Sure, especially when a guy like Martin is behind the plate.
Last year there were stretches when it seemed like Martin threw out every baserunner who attempted to steal against him. Martin believes catchers can get in a groove in that regard just as hitters can get in a groove swinging the bat.
"You definitely can get in a groove where you gain that confidence, and it just seems like everything slows down," he said.
Of course, pitchers can do things to help catchers nab opposing baserunners too.
"It's having pitchers hold runners the right way -- varying their times, their looks and their holds, and how quick they are to the plate," Martin said. "All of that makes it tougher for the base stealer to get a good jump. There aren't many guys that have that pure base-stealing speed where they just steal it with their legs. There's only a handful of those guys.
"All the other people, they need to get good jumps and great reads, and you counter that by holding the ball, throwing over. But not just throwing over to throw over -- throw over to get somebody out. You plant that fear, 'This guy (the pitcher) has got pretty quick feet. I've got to get back there.' That slows them down just enough, and often the plays at second base are bang-bang. You know? We're talking about a split second. So any edge you can get is huge, and pitchers play a huge part in that."
Martin, who was born in Canada and played high school baseball in the Montreal area, grew up admiring players such as Ozzie Smith and Ken Griffey Jr. Back then, he didn't pay much attention to catchers or have any interest in playing the position. Martin was an infielder -- primarily a third baseman -- until being converted into a catcher after spending his first professional season in the Dodgers Minor league system in the Gulf Coast League in 2002.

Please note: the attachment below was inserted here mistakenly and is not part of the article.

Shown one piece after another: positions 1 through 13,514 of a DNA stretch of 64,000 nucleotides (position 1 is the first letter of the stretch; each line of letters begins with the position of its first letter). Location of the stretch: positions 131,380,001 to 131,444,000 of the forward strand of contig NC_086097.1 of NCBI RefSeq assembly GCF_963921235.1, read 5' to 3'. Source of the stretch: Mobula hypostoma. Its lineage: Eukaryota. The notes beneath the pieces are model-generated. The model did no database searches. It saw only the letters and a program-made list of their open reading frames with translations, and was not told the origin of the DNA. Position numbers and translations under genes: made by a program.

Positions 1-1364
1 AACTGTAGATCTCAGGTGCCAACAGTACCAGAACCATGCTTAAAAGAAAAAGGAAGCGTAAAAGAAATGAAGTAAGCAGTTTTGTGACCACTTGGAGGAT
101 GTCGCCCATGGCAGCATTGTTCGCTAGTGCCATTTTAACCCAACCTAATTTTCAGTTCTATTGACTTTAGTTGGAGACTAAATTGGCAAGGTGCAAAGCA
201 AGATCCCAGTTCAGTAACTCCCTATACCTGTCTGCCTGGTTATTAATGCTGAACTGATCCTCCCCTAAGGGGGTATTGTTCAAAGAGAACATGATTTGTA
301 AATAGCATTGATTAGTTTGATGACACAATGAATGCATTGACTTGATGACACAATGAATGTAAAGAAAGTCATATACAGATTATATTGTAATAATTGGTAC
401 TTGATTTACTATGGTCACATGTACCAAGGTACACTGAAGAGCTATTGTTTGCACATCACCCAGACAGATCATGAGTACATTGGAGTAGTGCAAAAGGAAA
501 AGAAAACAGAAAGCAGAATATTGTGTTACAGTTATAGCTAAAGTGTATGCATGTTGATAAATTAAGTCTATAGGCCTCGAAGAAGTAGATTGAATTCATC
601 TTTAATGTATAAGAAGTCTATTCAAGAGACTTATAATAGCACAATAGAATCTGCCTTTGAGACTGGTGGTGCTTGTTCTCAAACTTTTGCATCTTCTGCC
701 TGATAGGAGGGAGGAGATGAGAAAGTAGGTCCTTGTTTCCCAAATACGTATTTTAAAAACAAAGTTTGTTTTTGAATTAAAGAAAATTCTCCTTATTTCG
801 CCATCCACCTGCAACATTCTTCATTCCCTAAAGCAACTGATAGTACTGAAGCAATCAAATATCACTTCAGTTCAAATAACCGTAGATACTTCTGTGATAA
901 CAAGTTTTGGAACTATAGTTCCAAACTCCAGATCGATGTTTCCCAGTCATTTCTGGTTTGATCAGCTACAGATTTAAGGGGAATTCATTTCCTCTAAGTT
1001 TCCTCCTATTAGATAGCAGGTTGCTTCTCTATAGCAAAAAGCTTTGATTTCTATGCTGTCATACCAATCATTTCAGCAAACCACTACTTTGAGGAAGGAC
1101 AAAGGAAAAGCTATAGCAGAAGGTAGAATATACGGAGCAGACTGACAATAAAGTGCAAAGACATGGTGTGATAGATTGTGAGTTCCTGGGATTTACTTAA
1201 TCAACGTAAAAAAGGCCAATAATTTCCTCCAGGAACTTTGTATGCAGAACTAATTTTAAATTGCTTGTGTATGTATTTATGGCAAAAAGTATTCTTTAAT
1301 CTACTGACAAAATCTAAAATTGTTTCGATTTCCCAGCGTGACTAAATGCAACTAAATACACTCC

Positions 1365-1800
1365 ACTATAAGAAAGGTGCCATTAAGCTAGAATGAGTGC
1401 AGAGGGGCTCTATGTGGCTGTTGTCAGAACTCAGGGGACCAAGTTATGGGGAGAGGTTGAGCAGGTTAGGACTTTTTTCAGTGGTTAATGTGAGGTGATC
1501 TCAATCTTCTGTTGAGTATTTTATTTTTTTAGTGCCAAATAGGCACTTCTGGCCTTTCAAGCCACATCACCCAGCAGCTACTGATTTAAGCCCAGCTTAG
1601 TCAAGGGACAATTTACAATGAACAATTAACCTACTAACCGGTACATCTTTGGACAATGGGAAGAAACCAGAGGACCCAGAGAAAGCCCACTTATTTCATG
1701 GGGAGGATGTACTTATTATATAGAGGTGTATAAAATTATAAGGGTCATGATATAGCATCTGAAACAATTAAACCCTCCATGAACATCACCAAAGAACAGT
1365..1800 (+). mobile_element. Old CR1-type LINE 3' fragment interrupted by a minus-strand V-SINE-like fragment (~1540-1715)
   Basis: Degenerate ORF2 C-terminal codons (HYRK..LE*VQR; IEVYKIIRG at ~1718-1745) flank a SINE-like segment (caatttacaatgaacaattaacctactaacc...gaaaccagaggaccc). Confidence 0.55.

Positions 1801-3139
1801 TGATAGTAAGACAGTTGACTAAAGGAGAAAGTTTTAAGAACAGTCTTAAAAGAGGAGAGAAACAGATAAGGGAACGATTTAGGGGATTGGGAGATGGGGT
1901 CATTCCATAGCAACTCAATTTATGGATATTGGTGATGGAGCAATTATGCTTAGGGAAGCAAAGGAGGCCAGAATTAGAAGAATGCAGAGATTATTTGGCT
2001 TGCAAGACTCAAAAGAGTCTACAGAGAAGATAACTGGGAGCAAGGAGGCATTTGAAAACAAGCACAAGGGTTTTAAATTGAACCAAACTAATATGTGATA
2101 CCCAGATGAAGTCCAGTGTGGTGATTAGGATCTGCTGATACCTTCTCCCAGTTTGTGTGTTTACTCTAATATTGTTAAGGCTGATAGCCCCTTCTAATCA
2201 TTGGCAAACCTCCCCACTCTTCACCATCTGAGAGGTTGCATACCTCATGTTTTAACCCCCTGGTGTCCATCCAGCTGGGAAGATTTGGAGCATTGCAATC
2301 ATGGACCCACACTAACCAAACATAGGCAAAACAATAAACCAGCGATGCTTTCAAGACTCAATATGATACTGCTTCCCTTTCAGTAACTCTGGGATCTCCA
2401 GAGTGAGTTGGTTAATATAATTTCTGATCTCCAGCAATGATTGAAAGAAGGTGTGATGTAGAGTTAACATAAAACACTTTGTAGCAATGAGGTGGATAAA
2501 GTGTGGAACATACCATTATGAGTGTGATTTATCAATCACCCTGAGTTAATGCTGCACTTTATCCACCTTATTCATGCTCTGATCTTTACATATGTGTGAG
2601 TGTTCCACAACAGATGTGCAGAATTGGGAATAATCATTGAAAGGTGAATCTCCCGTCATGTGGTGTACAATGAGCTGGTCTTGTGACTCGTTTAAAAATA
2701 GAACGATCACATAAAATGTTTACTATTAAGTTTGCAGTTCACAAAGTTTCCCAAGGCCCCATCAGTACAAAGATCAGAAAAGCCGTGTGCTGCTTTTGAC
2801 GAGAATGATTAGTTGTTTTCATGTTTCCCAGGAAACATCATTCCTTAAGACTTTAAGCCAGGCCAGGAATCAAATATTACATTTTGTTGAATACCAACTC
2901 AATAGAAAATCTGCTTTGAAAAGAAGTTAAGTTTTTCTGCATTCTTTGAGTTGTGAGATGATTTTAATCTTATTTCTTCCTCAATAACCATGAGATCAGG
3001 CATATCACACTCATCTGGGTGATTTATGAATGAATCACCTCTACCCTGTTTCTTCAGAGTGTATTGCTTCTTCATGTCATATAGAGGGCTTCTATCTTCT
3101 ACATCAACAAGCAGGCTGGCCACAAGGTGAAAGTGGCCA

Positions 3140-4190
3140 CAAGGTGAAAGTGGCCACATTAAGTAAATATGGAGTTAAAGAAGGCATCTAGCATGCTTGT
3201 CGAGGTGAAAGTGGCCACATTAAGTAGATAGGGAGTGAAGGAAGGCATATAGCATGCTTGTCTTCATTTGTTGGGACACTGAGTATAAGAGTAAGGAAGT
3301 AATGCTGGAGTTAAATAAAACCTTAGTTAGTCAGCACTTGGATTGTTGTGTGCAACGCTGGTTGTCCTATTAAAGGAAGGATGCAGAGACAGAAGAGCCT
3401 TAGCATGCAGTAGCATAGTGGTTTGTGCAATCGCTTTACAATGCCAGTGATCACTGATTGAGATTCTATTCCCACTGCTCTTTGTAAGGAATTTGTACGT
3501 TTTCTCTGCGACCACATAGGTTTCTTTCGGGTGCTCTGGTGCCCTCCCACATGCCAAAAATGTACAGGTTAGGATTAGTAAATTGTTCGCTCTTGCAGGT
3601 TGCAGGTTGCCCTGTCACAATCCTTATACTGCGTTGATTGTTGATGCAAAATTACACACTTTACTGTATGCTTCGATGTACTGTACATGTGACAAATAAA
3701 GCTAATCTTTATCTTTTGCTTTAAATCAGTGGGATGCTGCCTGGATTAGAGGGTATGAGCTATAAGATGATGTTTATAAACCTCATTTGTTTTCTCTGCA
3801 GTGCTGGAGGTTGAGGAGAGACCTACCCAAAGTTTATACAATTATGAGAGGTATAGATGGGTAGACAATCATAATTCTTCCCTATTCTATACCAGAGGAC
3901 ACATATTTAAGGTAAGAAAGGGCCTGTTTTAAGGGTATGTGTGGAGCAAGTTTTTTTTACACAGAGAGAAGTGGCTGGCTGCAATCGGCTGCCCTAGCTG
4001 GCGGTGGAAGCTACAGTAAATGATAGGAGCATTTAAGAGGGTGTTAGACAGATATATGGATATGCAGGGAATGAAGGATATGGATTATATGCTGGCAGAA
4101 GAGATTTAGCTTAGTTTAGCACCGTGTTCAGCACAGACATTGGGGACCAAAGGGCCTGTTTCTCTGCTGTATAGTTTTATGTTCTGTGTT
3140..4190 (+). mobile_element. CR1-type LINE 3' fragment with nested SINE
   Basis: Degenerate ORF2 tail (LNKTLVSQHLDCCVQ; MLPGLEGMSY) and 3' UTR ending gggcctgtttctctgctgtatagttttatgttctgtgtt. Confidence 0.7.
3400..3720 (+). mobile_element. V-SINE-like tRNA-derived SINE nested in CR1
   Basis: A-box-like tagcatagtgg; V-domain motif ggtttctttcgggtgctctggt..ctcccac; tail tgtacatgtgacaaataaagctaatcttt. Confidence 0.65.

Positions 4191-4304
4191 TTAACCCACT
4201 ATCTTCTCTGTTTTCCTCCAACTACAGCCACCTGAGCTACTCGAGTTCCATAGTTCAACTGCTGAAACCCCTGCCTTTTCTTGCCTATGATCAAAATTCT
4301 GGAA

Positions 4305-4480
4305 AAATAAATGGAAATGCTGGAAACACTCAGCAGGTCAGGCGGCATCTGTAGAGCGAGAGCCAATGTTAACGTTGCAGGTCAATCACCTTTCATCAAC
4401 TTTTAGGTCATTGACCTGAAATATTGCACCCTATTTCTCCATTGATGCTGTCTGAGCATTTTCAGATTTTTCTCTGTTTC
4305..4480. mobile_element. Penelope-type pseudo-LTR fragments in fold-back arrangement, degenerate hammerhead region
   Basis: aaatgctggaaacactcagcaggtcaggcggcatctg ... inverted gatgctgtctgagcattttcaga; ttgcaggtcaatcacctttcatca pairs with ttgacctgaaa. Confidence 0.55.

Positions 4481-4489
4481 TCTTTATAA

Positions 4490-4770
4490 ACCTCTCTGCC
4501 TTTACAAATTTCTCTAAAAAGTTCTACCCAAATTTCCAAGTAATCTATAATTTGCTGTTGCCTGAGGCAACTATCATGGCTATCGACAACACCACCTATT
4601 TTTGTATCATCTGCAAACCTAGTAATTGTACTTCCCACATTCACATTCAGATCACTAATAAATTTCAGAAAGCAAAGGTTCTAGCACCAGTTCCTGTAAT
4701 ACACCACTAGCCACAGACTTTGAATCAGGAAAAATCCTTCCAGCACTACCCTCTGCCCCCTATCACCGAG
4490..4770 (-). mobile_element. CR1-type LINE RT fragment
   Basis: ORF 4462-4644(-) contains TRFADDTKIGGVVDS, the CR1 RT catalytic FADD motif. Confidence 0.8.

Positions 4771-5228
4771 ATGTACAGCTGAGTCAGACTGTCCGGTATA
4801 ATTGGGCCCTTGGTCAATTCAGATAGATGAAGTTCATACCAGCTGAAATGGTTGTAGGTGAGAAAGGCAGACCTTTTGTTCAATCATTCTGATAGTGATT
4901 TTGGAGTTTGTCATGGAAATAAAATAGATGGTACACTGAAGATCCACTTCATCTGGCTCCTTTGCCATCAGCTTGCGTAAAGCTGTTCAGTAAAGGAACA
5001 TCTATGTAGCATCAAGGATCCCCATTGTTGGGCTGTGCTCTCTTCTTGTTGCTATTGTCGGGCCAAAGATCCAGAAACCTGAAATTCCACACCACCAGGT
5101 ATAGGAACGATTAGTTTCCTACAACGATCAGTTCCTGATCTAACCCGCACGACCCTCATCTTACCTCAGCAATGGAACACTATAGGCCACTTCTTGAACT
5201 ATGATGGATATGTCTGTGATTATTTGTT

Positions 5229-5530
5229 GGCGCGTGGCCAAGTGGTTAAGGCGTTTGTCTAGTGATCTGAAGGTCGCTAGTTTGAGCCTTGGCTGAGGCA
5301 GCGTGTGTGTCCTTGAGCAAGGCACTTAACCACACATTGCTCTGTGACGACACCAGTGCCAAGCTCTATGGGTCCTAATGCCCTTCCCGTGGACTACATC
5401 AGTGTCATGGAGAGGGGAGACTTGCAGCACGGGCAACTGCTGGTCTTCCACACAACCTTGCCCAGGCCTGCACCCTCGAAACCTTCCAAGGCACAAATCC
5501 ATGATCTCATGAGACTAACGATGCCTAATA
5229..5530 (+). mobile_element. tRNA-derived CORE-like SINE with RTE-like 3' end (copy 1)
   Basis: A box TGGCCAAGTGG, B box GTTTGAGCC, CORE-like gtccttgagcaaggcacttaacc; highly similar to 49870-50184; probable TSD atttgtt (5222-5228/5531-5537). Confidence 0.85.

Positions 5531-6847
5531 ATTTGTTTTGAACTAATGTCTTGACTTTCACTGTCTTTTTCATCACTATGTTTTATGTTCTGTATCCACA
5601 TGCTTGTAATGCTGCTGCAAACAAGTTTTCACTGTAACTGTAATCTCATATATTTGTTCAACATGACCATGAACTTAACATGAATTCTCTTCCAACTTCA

He's such a good catcher now -- in all aspects, not just throwing out baserunners -- that you might think the transition was easy for him. But you would be wrong.
"It took a while to get comfortable back there, that's for sure," Martin said. "It was a lot of work, a lot of repetition, a lot of failure -- and dealing with that. I always received well, but then when it came to blocking balls and positioning my body to get good bounces off the chest and recognizing breaking balls -- the ones that were going to be good pitches, the ones that were going to be in the dirt -- that wasn't easy. But I've always been pretty athletic and as I went along I kind of just used that as my strength."
When it came to throwing out would-be base stealers, Martin learned that he didn't have to throw the ball 100 miles an hour to second base. He needed to make good, strong and accurate throws.
"I've always had a strong throwing arm, and early in my career I relied on that probably too much," he said. "I tried to generate so much power into my throw, but I wasn't as accurate. Every once in a while I would open somebody's eyes and they would be like, 'Wow. He can throw.' That was because I'd be unleashing these cannon throws. But then I realized, you can throw the ball as hard as you want, but if it's on the wrong side of the bag or high, the guy is probably safe.
"So the accuracy is something I've really worked on. And obviously there's the footwork and executing the same action, kind of like a pitcher would do with his mechanics and the ability to repeat the pitch. That's totally based on how sound your mechanics are. And my mechanics -- as far as my step, my footwork and landing in the same spot with my foot and having that same release point -- are super important in the accuracy of throwing the ball to second base."
Listen to Martin. He knows what he's talking about. Plenty of baserunners that have been caught stealing by the nine-year veteran will tell you that.
Jim Lachimia is a contributor to MLB.com. This story was not subject to the approval of Major League Baseball or its clubs.